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So what exactly happens to the flavor of avocados when it oxidizes? I made some guacamole and as many are familiar, it forms that yucky garbage-green color.

Now, it tastes different. I'm not sure if it's necessarily bad though. Maybe it's just an acquired taste. The essence is still kinda there and I feel bad scraping that first 1/8 inch off and just chucking it away. I can't tell if it tastes spoiled because it looks that way, or if it's just undergone a really crappy reconstitution of it's flavors and there's been a quantifiable decrease in yumminess.

Side note: a friend taught me to cover the top layer of guac with sour cream. This works awesome. I just didn't have any on hand for my last batch.

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If you cover with plastic wrap touching the surface and clinging to it (not just over it), this will prevent oxidation. –  justkt Nov 22 '10 at 13:35
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The sour cream trick works because it's a fat, and fat is an almost airtight seal against oxygen. It's the same reason why you can keep stock or drippings in the fridge for a week or two with the layer of congealed fat on top, but once you skim the fat, it only lasts a few days. –  Aaronut Nov 22 '10 at 15:52
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2 Answers 2

up vote 16 down vote accepted

Whenever you cut into the avocado, you activate an enzyme, polyphenol oxidase, which causes the monophenols in the avocado to hydroxylate to polyphenols. This results in the browning you see.

You can stop this reaction dead in it's tracks by introducing an acid. Which acid depends on what you're making, but I usually use citric acid, in the form of some lime juice. You can however use whichever acid you'd like.

Covering your guacamole with sour cream certainly work as well, the lactic acid within might help (although seeing as sour cream isn't really all that acidic, it's probably a pretty minor role), but this effect comes mostly from the fact that you're covering it, so that it isn't exposed to air.

You can do the same thing with plastic wrap, just make sure that you don't leave any air pockets between the plastic wrap and the guacamole.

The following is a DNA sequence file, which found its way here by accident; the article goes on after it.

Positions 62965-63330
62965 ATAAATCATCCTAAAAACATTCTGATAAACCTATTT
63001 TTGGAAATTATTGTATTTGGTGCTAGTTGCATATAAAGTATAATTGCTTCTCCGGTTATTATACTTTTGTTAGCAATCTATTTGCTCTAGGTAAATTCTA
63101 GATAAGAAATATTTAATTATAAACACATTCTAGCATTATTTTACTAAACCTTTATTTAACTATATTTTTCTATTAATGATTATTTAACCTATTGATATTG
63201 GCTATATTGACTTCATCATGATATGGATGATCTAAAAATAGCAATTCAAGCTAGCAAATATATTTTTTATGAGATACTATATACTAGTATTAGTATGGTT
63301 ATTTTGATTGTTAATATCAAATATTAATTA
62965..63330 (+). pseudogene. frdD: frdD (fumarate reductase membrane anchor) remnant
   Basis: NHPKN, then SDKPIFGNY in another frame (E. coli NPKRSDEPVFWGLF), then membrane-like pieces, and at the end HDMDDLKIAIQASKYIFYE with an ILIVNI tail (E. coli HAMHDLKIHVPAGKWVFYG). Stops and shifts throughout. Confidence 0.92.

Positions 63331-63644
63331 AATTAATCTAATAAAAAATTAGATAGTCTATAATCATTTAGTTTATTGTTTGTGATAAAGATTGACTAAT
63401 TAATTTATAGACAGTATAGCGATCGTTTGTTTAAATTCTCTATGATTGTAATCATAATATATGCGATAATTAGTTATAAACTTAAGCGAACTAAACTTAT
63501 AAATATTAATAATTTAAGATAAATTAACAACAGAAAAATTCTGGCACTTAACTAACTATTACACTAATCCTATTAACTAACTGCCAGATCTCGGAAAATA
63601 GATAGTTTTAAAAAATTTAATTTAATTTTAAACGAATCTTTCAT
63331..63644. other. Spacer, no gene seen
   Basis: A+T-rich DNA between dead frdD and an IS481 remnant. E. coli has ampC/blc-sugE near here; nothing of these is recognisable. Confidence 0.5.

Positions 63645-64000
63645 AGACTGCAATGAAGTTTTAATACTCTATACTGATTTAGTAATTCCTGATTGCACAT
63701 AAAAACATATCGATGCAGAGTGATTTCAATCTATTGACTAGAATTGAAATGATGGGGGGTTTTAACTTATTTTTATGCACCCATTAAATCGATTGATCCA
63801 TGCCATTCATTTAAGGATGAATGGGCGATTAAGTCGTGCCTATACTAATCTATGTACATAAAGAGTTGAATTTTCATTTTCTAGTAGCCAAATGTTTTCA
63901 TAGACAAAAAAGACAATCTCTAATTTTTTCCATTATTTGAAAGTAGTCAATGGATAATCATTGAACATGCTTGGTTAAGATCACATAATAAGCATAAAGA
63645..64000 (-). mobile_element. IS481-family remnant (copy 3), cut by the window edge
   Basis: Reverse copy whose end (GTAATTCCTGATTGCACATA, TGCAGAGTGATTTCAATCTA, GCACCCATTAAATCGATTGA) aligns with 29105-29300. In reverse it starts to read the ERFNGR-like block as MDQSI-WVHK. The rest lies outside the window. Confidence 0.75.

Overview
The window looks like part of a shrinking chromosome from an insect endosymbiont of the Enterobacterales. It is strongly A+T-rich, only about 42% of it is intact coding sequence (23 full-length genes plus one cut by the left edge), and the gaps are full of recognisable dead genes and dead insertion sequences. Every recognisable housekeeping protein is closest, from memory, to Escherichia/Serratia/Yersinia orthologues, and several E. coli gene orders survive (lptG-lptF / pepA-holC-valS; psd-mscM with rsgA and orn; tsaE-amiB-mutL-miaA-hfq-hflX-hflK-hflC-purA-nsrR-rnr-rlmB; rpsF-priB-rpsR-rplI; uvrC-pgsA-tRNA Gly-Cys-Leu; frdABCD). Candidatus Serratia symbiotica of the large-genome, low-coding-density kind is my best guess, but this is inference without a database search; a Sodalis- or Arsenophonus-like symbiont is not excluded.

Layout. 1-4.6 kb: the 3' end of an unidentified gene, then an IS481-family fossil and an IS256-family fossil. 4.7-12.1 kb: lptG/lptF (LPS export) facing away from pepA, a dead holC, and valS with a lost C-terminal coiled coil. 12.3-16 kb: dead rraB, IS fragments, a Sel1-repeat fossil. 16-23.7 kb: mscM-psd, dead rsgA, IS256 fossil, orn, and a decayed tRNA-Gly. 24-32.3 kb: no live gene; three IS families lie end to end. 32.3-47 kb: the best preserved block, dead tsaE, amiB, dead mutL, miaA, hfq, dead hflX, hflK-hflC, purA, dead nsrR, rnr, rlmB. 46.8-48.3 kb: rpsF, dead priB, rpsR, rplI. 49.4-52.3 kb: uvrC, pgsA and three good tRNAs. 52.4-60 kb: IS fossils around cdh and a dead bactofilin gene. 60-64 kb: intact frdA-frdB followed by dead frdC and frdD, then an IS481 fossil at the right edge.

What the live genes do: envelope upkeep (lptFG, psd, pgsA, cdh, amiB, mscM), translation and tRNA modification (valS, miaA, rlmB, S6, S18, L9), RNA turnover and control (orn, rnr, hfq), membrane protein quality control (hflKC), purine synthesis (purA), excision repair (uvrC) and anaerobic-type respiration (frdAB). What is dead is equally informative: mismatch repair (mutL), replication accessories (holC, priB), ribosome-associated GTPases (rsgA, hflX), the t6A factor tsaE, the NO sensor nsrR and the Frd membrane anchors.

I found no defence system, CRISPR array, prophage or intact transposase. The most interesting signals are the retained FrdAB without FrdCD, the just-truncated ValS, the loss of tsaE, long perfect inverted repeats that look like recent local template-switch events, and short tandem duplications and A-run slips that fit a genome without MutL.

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Brilliant explanation Magnus! –  BaffledCook Nov 22 '10 at 14:47
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You can also disolve vitamin C tablets in a little water and brush with that. You get all the Citric acid goodness without much of the lemon flavor (if you are trying to avoid the addition of extra ingredients). –  FoodTasted Nov 22 '10 at 17:09
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Actually, vitamin c tablets are ascorbic acid. Depending on where you live (e.g. Sweden), you may be able to buy ascorbic acid in the spice section of your local grocery store, and it's usually cheaper than in the supplement section. –  Magnus Nordlander Nov 22 '10 at 22:51
    
I guess this explains why store-bought guac goes from a nice, bright green to brown almost the instant you open the package. –  TokenMacGuy Nov 23 '10 at 0:04
    
@TokenMacGuy Funny you should mention store bought guacamole. The one we have in Finland contains 1.5% (!) avocado. santamaria.fi/servlet/… –  johnny Nov 23 '10 at 8:11
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I found sources that claim that you can prevent darkening by squezing lemon juice on top of it. Recipes I have tried also uses lemon. I've never tried without so I can't say whether it helps or not.

http://www.wikihow.com/Keep-an-Avocado-from-Darkening-when-Mashed

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The same method works with apples and pears –  johnny Nov 22 '10 at 8:12
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